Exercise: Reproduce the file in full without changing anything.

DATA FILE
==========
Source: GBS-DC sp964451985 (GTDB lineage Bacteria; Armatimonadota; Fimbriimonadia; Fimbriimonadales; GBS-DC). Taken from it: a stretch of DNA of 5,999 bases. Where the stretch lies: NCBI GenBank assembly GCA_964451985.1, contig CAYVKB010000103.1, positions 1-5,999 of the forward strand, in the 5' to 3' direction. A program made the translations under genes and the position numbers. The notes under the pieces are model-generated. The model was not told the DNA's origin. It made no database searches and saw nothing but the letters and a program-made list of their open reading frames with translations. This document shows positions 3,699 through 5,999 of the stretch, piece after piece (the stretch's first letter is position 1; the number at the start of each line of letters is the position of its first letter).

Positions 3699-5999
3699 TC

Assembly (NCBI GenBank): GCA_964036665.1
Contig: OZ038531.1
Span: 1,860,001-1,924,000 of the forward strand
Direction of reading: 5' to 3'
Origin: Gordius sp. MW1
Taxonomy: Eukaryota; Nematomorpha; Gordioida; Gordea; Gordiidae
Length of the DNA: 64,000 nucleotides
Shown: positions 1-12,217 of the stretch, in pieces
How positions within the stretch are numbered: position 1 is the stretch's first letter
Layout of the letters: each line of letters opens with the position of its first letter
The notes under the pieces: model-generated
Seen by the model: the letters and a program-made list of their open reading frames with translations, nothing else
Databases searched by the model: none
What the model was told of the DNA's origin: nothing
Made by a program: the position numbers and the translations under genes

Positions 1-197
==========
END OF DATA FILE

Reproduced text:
Source: GBS-DC sp964451985 (GTDB lineage Bacteria; Armatimonadota; Fimbriimonadia; Fimbriimonadales; GBS-DC). Taken from it: a stretch of DNA of 5,999 bases. Where the stretch lies: NCBI GenBank assembly GCA_964451985.1, contig CAYVKB010000103.1, positions 1-5,999 of the forward strand, in the 5' to 3' direction. A program made the translations under genes and the position numbers. The notes under the pieces are model-generated. The model was not told the DNA's origin. It made no database searches and saw nothing but the letters and a program-made list of their open reading frames with translations. This document shows positions 3,699 through 5,999 of the stretch, piece after piece (the stretch's first letter is position 1; the number at the start of each line of letters is the position of its first letter).

Positions 3699-5999
3699 TC

Assembly (NCBI GenBank): GCA_964036665.1
Contig: OZ038531.1
Span: 1,860,001-1,924,000 of the forward strand
Direction of reading: 5' to 3'
Origin: Gordius sp. MW1
Taxonomy: Eukaryota; Nematomorpha; Gordioida; Gordea; Gordiidae
Length of the DNA: 64,000 nucleotides
Shown: positions 1-12,217 of the stretch, in pieces
How positions within the stretch are numbered: position 1 is the stretch's first letter
Layout of the letters: each line of letters opens with the position of its first letter
The notes under the pieces: model-generated
Seen by the model: the letters and a program-made list of their open reading frames with translations, nothing else
Databases searched by the model: none
What the model was told of the DNA's origin: nothing
Made by a program: the position numbers and the translations under genes

Positions 1-197